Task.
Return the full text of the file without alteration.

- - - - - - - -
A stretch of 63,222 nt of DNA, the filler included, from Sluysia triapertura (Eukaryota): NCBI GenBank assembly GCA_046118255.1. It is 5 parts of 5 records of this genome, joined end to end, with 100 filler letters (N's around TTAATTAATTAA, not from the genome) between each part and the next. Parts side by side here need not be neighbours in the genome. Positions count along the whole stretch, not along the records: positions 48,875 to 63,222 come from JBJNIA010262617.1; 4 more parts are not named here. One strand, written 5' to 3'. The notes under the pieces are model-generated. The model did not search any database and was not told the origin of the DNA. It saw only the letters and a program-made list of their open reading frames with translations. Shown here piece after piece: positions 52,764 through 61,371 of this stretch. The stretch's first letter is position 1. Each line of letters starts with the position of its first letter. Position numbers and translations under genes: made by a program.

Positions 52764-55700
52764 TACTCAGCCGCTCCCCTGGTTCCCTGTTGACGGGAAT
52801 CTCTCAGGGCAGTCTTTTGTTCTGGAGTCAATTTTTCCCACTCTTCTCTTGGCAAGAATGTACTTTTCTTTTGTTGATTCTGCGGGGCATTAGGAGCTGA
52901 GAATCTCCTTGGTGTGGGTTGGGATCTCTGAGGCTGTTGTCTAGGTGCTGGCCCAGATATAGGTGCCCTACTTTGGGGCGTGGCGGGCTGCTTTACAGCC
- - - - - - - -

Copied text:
A stretch of 63,222 nt of DNA, the filler included, from Sluysia triapertura (Eukaryota): NCBI GenBank assembly GCA_046118255.1. It is 5 parts of 5 records of this genome, joined end to end, with 100 filler letters (N's around TTAATTAATTAA, not from the genome) between each part and the next. Parts side by side here need not be neighbours in the genome. Positions count along the whole stretch, not along the records: positions 48,875 to 63,222 come from JBJNIA010262617.1; 4 more parts are not named here. One strand, written 5' to 3'. The notes under the pieces are model-generated. The model did not search any database and was not told the origin of the DNA. It saw only the letters and a program-made list of their open reading frames with translations. Shown here piece after piece: positions 52,764 through 61,371 of this stretch. The stretch's first letter is position 1. Each line of letters starts with the position of its first letter. Position numbers and translations under genes: made by a program.

Positions 52764-55700
52764 TACTCAGCCGCTCCCCTGGTTCCCTGTTGACGGGAAT
52801 CTCTCAGGGCAGTCTTTTGTTCTGGAGTCAATTTTTCCCACTCTTCTCTTGGCAAGAATGTACTTTTCTTTTGTTGATTCTGCGGGGCATTAGGAGCTGA
52901 GAATCTCCTTGGTGTGGGTTGGGATCTCTGAGGCTGTTGTCTAGGTGCTGGCCCAGATATAGGTGCCCTACTTTGGGGCGTGGCGGGCTGCTTTACAGCC